terms of the letter, the appellants family was represented by her biological

    father, M J Gama, and N Gama as well as B Gama. The deceaseds family

    was represented by B Ximba and T Mhlongo. The agreed lobolo was R7

    800,00, representing seven head of cattle. The confirmatory affidavit of M J

    Gama, who represented the applicants family, is also attached. Also

    attached to the founding papers is a confirmatory affidavit of B Ximba, the

    biological father to the applicant, who was representing the applicants family.

    The lobolo letter is dated 8 June 2000 and signed by all the witnesses on the

    same date. The addresses of the applicants father and B Ximba, her uncle, is

    the address in Pimville, Soweto. This suggests, overwhelmingly that the

    lobolo negotiations occurred at the venue referred to by the applicant as the

    common home, which she shared with the deceased. It is common cause

    that the address of the applicant in Pimville, Soweto, is in fact the immovable


  • property of the deceased. The first respondent concedes that the deceased

    and the applicant lived together at this address, although not as husband and

    wife on her version.

    5.1 The applicant further alleges that she had established a

    relationship with the first respondent. The latter in fact knew in

    advance about the lobolo negotiations and the customary

    marriage between the deceased and the applicant. Both wives

    visited each other during the December holidays and attended

    family functions as the wives of the deceased. However, the

    relationship soured after the death of the deceased on 1

    February 2010. The main reason for the breakdown of the

    relationship was the disagreement over the distribution of the

    assets of the deceased. The deceased passed away at the

    Pimville, Soweto, common home where the applicant and the

    deceased had been living together as husband and wife from

    the month of their customary marriage (8 June 2000).

    5.2 The applicant continues to make some significant allegation

    which may have an important bearing on the outcome of this

    matter. This is that, in 2006 at Ladysmith, KwaZulu-Natal, she

    and the deceased instructed Dion Rder Attorneys of

    Ladysmith, KwaZulu-Natal, to register their customary marriage

    and prepare a written contract, as envisaged in sec 7(6) of the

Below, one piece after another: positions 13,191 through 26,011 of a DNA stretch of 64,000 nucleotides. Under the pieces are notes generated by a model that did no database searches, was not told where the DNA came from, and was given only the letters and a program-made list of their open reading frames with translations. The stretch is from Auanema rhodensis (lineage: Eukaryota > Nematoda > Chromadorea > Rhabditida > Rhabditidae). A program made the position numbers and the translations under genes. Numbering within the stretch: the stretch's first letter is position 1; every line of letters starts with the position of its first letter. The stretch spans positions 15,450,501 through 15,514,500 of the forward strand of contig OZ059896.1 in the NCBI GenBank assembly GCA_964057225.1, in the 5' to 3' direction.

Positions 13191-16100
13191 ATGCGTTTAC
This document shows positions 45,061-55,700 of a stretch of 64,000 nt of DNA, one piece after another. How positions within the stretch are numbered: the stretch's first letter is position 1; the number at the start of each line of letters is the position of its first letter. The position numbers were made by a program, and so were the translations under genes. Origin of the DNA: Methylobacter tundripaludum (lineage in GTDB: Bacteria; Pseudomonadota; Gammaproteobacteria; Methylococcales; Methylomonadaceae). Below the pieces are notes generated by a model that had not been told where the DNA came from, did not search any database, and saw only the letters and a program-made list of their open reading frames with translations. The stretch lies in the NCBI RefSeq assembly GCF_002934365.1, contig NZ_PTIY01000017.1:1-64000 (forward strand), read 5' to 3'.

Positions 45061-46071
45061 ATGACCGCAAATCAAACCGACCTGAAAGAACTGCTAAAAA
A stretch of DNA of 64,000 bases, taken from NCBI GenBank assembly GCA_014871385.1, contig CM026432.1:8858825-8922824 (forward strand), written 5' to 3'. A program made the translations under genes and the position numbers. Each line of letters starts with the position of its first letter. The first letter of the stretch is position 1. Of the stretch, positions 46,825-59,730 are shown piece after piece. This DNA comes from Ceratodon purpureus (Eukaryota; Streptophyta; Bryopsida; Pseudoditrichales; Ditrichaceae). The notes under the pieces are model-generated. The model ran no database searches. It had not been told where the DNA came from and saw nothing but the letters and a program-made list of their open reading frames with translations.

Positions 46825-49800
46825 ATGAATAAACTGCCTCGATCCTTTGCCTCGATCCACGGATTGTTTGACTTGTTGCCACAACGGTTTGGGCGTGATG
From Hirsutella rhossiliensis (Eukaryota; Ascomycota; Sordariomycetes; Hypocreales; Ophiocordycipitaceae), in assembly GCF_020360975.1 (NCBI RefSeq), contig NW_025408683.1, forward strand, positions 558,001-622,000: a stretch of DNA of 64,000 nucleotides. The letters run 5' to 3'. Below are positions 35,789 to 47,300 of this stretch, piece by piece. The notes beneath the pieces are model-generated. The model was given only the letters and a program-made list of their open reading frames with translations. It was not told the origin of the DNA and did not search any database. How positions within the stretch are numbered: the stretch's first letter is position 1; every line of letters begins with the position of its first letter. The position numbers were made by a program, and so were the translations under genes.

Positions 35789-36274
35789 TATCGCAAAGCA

Recognition of Customary Marriages Act 120 of 1998 (the

    Customary Marriages Act). The attorneys duly drafted the


  • necessary documentation which the deceased and the applicant

    commissioned later on 22 April 2008. However, due to lack of

    funds and the ill-health of the deceased, the attorneys could not

    proceed with the formal court application as is required by sec

    7(7), (8) and (9) of the Customary Marriages Act. Attached to

    the replying papers is correspondence and a copy of the written

    contract from Attorneys Dion Rder. I deal later in this judgment

    with these annexures.

    5.3 On 29 June 2010, the applicant approached the second

    respondent to register the customary marriage. However, the

    second respondent refused to accede to the request, which

    resulted in the instant application.


    [6] The first respondent opposes the relief claimed by the applicant. The

    main grounds for such opposition are that, the deceased at no stage intended

    to enter into a customary marriage with the applicant; the marriage cannot be

    registered after the death of a deceased; the applicant and the deceased

    merely cohabitated as boyfriend and girlfriend; the sole reason why the

    applicant now seeks to register the marriage is her desire to access the

    assets of the deceased; there was never any lobolo negotiations between the

    applicants family and that of the deceased; and that the deceased never

    sought her consent to enter into a second customary marriage with the


  • applicant, which consent she would, in any event, have withheld. In support

    of her allegations, the first respondent attaches to her papers a confirmatory

    affidavit of the deceaseds elder brother, M Mchunu, who disclaims any

    knowledge of lobolo negotiations involving his family and that of the applicant.

    The first respondent also claims that she continues to take care of the

    applicants child